The president of the University of Alabama said Wednesday that a 19-year-old student from Marlton who posted racist videos, sparking an angry backlash on social media, was "no longer enrolled here."

President Stuart R. Bell said in a statement on the university's website that he wanted to express his "personal disgust and disappointment" with the two videos recorded by Harley Barber.

"We apologize to everyone who has seen the videos and been hurt by this hateful, ignorant, and offensive behavior," Bell said.

In an interview with the New York Post, Barber, a freshman, said she was returning to New Jersey after being expelled from the Tuscaloosa university.

"I did something really, really bad," she told the newspaper. "I don't know what to do, and I feel horrible. I'm wrong, and there's just no excuse for what I did."

The videos were first reported by

Barber attended Camden Catholic High School in Cherry Hill, but did not graduate, said Mary Whipkey, the prep school's president.

In the first video, Barber — who could not be reached for comment Wednesday night — is at a bathroom sink and comments about not wasting water to help people in Syria, then jokes about pretending to like black people when she actually hates them. She uses the N-word several times.

In a second video, apparently posted on Monday, she appears to respond to criticism of her first video by saying how much she loves her sorority, Alpha Phi, then repeatedly says the N-word again. There are other women in the video with Barber laughing at what she is saying.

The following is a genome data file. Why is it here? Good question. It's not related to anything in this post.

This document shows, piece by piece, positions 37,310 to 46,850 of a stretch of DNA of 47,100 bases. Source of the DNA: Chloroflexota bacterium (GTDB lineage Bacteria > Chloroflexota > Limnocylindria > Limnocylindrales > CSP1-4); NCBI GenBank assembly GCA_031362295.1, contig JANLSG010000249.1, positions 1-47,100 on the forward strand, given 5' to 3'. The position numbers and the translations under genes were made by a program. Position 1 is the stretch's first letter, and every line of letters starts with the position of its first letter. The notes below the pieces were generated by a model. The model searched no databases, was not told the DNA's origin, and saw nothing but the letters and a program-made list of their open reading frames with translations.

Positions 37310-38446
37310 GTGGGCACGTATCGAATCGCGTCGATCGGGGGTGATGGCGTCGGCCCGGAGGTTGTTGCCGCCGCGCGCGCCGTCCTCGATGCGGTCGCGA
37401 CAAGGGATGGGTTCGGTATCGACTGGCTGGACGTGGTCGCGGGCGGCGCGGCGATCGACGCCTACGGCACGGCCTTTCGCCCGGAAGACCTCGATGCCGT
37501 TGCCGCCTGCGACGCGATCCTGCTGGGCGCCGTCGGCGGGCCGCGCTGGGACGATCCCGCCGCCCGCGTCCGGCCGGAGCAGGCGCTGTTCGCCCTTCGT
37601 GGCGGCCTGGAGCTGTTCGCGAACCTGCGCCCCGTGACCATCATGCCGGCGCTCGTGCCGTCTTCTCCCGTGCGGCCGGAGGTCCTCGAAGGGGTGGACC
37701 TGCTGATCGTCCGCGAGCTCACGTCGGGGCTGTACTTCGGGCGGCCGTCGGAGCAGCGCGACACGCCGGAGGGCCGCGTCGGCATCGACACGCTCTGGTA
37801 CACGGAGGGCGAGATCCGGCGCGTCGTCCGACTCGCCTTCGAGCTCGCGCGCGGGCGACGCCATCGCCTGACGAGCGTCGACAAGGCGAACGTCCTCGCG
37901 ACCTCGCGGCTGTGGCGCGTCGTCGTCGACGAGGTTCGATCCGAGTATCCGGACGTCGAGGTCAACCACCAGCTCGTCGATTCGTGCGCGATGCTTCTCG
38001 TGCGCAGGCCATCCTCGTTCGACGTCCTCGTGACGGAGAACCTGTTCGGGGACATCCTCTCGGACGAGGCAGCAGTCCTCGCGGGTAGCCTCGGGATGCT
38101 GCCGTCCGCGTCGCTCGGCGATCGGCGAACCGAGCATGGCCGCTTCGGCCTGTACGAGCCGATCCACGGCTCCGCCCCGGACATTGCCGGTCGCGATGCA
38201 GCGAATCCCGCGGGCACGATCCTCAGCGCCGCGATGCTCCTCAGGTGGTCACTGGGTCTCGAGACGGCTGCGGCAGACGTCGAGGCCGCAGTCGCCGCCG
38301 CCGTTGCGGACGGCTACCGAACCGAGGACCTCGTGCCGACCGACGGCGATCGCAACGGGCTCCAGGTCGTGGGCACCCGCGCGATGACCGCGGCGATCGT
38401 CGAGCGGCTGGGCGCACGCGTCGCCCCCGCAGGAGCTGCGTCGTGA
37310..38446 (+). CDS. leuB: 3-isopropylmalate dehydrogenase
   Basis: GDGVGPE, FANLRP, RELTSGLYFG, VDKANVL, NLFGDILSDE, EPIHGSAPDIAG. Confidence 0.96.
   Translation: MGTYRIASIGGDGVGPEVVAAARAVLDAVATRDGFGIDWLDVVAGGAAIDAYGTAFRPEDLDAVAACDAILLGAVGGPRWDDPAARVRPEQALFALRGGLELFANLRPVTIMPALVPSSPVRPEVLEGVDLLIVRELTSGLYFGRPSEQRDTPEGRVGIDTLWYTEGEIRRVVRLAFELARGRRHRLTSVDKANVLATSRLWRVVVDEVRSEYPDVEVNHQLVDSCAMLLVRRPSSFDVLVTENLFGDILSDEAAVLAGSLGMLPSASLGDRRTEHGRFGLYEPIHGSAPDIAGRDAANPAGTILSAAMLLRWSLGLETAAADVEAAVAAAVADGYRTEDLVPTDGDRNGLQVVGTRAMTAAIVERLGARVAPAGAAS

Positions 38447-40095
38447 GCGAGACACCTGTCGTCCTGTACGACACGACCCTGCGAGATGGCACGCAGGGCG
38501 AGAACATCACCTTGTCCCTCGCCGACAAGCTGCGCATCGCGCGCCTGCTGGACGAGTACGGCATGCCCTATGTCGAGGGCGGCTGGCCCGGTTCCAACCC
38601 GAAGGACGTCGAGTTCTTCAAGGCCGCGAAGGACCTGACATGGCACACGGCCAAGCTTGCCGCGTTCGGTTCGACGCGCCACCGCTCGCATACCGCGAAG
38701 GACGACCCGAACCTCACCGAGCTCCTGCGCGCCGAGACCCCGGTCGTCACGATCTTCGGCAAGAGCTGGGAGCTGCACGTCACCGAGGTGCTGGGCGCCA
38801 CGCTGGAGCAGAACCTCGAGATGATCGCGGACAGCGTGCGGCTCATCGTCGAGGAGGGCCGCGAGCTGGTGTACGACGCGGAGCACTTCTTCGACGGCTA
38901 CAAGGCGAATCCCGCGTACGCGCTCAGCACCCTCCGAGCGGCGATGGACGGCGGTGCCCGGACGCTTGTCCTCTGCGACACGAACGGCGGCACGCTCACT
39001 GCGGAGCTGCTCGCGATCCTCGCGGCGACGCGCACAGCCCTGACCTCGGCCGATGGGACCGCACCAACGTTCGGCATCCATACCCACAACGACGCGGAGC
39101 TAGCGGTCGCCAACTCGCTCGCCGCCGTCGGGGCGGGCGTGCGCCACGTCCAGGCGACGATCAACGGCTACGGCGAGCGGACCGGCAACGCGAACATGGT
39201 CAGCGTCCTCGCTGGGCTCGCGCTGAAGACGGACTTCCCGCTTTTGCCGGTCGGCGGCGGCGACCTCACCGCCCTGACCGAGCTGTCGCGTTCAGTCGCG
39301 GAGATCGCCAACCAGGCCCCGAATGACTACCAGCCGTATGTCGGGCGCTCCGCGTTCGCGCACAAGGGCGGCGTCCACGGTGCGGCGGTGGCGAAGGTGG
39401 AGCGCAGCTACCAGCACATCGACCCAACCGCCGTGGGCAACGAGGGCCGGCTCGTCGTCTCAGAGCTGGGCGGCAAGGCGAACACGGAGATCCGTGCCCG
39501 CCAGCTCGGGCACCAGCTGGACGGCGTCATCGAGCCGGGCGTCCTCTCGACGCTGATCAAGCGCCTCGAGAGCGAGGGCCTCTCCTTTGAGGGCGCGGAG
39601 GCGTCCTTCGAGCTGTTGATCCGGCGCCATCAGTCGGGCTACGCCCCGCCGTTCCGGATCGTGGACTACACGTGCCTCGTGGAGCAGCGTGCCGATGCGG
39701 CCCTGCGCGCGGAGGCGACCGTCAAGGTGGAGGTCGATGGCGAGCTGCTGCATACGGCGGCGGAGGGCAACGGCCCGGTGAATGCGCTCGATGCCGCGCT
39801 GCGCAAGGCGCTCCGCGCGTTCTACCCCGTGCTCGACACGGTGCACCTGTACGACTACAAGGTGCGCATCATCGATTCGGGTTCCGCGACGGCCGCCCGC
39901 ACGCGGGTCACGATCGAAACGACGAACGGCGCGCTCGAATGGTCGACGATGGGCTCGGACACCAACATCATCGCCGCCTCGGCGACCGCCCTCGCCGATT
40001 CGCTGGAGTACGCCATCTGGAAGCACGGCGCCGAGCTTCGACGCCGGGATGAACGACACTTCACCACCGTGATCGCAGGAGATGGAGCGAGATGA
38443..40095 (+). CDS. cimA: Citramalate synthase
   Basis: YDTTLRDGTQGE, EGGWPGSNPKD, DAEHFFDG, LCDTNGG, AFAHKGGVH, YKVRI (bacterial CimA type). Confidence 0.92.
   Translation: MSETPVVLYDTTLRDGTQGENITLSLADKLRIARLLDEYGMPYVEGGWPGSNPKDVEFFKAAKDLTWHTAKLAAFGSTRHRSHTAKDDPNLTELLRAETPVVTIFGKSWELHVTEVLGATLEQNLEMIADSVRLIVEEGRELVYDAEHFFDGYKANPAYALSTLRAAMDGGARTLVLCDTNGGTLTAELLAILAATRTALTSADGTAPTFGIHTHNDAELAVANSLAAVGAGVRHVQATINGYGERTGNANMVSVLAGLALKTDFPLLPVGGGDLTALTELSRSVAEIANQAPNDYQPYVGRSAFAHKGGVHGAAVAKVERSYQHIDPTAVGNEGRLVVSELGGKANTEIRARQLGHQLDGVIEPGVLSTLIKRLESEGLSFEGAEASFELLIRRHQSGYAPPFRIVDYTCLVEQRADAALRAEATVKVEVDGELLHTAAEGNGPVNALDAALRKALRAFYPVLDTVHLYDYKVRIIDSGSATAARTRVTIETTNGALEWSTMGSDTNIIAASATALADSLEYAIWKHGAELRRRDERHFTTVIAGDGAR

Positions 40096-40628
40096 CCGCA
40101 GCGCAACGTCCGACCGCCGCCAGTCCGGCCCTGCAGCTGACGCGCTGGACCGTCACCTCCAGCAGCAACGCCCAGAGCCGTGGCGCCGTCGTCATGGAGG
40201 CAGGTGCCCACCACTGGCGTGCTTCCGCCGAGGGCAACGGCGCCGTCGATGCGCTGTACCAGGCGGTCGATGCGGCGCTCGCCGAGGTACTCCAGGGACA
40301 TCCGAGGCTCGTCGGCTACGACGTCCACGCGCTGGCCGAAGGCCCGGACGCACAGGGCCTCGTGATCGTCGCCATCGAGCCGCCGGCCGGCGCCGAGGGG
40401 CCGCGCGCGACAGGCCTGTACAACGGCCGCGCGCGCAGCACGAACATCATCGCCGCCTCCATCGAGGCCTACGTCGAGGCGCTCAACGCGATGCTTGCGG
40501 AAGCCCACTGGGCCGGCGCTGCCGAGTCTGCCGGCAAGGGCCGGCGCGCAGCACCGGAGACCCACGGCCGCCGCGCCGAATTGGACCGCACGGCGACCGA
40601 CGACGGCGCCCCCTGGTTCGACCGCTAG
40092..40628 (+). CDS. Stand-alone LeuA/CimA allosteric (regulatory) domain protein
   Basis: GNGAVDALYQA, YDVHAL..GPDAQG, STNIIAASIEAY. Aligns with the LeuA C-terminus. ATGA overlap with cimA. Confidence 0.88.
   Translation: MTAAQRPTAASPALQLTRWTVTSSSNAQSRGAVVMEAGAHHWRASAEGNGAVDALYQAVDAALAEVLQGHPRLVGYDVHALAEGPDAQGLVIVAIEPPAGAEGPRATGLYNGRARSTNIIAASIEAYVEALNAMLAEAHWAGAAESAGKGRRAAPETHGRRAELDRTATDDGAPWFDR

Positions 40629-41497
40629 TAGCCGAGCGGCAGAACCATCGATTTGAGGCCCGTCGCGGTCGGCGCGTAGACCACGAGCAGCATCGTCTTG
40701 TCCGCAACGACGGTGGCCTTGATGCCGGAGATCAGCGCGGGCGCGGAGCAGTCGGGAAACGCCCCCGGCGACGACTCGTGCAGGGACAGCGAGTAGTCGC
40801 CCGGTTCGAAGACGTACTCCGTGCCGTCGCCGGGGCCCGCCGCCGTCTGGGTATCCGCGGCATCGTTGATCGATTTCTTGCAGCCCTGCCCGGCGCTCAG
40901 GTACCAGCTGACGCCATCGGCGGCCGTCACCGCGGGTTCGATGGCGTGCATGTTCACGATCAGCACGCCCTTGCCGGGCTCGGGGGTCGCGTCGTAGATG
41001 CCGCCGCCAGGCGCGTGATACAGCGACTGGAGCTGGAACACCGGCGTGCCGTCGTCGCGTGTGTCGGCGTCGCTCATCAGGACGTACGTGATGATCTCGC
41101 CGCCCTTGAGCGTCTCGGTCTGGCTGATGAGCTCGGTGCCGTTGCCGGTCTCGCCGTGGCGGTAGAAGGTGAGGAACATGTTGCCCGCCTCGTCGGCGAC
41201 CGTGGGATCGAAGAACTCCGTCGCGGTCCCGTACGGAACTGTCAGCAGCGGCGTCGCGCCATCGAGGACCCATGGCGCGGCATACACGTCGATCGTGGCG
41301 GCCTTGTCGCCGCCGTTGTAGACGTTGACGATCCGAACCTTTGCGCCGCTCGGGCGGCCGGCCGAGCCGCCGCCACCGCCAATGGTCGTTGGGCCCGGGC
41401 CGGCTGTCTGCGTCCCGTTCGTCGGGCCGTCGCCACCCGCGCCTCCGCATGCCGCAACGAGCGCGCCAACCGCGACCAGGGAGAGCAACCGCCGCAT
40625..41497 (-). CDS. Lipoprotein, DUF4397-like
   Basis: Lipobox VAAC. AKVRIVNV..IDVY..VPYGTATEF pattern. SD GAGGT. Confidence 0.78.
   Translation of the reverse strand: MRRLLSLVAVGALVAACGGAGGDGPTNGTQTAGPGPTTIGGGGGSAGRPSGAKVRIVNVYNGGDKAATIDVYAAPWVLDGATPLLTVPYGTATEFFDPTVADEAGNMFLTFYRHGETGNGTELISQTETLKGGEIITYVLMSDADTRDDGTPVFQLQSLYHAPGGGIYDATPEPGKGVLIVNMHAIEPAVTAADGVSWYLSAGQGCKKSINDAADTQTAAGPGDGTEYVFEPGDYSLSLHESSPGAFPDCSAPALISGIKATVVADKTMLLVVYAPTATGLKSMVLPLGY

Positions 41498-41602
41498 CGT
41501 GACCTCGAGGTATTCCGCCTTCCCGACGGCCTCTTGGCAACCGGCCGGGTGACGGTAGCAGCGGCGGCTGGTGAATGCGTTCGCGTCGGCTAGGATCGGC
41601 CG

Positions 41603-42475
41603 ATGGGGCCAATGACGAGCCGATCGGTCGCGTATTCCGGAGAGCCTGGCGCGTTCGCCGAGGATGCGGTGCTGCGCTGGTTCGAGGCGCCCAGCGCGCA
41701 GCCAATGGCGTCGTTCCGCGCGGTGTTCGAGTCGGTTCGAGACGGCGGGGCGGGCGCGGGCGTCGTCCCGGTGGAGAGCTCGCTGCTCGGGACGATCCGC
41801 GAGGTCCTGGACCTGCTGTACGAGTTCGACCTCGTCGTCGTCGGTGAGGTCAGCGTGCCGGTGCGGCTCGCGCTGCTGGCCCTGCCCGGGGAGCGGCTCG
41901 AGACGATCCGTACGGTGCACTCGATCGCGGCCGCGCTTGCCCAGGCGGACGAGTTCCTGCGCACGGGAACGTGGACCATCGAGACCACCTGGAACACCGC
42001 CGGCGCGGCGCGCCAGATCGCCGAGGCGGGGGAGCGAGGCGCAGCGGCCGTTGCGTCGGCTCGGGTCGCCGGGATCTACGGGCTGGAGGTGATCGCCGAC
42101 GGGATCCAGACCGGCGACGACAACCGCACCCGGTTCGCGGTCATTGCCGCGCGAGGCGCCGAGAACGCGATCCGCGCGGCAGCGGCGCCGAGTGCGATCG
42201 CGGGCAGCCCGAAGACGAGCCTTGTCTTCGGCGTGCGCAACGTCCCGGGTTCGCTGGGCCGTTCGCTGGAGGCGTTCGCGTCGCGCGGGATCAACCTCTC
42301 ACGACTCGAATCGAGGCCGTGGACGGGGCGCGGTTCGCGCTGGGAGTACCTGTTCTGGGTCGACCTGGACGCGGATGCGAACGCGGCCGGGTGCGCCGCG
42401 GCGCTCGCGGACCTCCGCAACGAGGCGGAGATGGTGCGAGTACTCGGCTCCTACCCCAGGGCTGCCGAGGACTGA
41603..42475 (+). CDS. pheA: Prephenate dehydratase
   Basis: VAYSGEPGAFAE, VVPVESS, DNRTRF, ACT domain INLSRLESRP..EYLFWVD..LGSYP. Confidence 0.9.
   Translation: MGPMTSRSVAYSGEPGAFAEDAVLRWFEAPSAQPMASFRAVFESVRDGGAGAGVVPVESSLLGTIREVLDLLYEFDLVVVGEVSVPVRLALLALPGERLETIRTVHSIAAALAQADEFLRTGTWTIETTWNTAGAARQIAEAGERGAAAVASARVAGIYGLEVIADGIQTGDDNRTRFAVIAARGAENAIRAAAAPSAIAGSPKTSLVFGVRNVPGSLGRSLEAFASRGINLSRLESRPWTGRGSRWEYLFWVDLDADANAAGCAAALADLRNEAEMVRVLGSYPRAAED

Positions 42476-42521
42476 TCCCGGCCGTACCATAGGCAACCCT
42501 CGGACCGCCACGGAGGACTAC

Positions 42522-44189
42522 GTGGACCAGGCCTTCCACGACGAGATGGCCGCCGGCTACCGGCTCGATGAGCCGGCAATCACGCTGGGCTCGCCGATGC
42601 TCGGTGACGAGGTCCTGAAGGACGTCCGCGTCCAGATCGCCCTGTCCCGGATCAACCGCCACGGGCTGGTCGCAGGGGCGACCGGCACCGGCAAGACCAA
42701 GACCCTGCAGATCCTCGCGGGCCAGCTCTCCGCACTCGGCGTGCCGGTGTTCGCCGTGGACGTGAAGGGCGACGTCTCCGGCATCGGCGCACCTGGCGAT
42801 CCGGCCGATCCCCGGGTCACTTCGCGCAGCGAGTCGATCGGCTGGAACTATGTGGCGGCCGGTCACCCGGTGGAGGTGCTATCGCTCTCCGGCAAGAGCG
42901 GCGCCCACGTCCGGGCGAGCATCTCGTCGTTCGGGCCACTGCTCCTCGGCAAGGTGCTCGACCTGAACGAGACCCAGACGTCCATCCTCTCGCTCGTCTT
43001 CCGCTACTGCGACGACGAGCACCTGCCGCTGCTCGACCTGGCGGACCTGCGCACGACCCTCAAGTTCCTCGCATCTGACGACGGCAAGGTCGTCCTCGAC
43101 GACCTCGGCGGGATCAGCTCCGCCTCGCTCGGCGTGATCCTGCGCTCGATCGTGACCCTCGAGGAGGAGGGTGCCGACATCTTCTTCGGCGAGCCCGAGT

"I don't care if it's Martin Luther King Day," she says.

"I'm in the South now, bitch," she says, adding that she is from New Jersey "so I can say [N-word] as much as I want."

In a statement, the sorority condemned the videos and said Barber was no longer a member.

Alabama running back Damien Harris responded on Twitter to the videos: "This girl goes to the same university as me but they say, 'racism is dead.' Unfortunately, this thread says the opposite," he wrote, referring to another Twitter user who had posted copies of the videos.

In his statement, the university's president said the videos were "not who we are."

"Over the last year, I have had conversations with many of you who shared your UA experiences with me. You have voiced your pride in the progress we have made, but we still have much work to do," Bell said.